In yesterday’s piece I quoted the Financial Times article to the effect that armed patrol boats based upon the design of the Bradstone Challenger, might be used for, “exploiting enemy vulnerabilities through the use of ‘swarming’ tactics by small boats.” This led me to reflect on what I had previously implied about swarming attacks and mobile fire.

The Lockheed AC-130 gunship is a fixed wing platform for mobile fire.

In The Power of Mobile Fire I wrote:

The most advanced weapons systems of our time are those of mobile fire: the helicopter gunship and the aircraft carrier. Precisely because these are the most advanced weapons systems of our time, technological marvels of unrivaled sophistication, they are subject to severe constraints …one of the distinctive features of effective mobile fire has been its mass deployment. This hasn’t been discussed in the above simply because I am not sure of how to formulate it, but mobile fire is like a swarm that engulfs an enemy…

It would be worthwhile to think a little more clearly and more systematically about mobile fire. It would not be difficult to calculate, for various weapons systems, what we might call a mobility quotient, which would take into account the weight (and therefore the inertia), top speed, acceleration and deceleration, time to execute a 180 degree turn (inversely proportional), number of crew required to operate (inversely proportional), and the number of dimensions in which the weapons system in question can operate. This wouldn’t take much research, but at the present moment it takes more time that I am going to invest today. But we can calculate a very rough mobility quotient for some obvious weapons systems by taking top speed multiplied by the number of dimensions in which a weapons system operates. This is limited and imperfect, but it will make a point.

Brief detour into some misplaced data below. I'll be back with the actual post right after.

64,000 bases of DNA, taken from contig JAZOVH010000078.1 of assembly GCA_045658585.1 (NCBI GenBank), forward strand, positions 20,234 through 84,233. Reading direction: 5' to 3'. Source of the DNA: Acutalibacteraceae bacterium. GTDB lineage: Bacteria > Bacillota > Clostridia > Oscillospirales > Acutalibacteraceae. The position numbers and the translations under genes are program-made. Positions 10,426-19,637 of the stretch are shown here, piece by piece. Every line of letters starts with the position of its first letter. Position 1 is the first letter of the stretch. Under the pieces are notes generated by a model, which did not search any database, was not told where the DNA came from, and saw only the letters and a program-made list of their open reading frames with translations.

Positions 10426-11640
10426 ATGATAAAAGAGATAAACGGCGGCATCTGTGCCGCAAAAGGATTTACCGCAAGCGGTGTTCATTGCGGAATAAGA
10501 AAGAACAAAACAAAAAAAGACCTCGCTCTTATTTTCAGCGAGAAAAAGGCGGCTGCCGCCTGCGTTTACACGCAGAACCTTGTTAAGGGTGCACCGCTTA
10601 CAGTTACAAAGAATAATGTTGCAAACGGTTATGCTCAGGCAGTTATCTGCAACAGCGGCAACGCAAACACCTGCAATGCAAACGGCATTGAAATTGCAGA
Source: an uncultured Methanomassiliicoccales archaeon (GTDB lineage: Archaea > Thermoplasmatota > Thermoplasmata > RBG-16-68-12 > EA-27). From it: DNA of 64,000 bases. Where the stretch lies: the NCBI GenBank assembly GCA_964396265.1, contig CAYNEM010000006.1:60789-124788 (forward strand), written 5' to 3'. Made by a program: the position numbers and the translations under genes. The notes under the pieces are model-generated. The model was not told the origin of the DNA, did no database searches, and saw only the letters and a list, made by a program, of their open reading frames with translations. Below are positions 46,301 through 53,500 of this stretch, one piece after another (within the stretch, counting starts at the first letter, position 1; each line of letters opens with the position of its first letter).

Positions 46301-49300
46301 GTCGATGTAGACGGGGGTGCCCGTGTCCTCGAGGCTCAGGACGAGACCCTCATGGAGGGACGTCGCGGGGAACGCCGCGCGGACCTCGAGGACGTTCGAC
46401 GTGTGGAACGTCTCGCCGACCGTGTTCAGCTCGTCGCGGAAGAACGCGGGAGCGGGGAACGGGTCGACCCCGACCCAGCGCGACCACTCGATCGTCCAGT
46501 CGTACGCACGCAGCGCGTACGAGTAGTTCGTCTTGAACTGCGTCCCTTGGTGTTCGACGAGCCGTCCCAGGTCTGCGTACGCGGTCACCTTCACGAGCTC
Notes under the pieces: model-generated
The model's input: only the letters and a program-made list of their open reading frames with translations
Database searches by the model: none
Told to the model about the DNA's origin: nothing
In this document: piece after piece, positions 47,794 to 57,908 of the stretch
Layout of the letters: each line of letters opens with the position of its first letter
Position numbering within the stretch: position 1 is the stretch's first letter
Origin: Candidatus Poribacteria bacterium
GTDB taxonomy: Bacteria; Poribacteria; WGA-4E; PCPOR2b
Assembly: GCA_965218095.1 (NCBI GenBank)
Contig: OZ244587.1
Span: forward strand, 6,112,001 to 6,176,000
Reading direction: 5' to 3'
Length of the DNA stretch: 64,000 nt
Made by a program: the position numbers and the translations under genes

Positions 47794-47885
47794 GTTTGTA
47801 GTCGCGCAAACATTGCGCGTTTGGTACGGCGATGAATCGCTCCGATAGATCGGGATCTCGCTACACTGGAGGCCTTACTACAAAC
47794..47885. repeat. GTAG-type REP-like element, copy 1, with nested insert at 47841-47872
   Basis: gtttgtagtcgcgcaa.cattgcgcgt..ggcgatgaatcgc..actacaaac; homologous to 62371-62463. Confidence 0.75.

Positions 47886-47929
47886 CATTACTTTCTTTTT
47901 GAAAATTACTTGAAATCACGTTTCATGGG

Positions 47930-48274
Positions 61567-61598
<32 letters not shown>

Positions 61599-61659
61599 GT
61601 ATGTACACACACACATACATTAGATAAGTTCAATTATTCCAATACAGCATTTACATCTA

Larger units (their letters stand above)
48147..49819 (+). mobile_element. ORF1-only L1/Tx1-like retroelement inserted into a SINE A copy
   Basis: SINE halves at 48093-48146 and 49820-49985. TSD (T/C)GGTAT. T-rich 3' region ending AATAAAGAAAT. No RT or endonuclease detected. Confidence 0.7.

in knots


of operation



M1 Abrams tank 36.50 2 73
Apache helicopter 148.00 3 444
Nimitz class carrier 30.00 2 60
armored Humvee 56.48 2 113
AC-130 gunship 260.00 3 780

Even a rough calculation of the mobility quotient of a weapons system reveals the differences that should be obvious even without any explicit analysis: an Apache helicopter gunship is far more mobile than a Nimitz class aircraft carrier. The above rough method has obvious problems: the Apache can reverse its facing far more quickly than the AC-130, but the AC-130 has a higher top speed. That is why I said in the above the a more thorough calculation would take in additional factors like the ability to turn and acceleration. Also, a warship or a tank can bring its gun turrets to bear on a target without having to turn to face the target. But I’m sure you get the idea.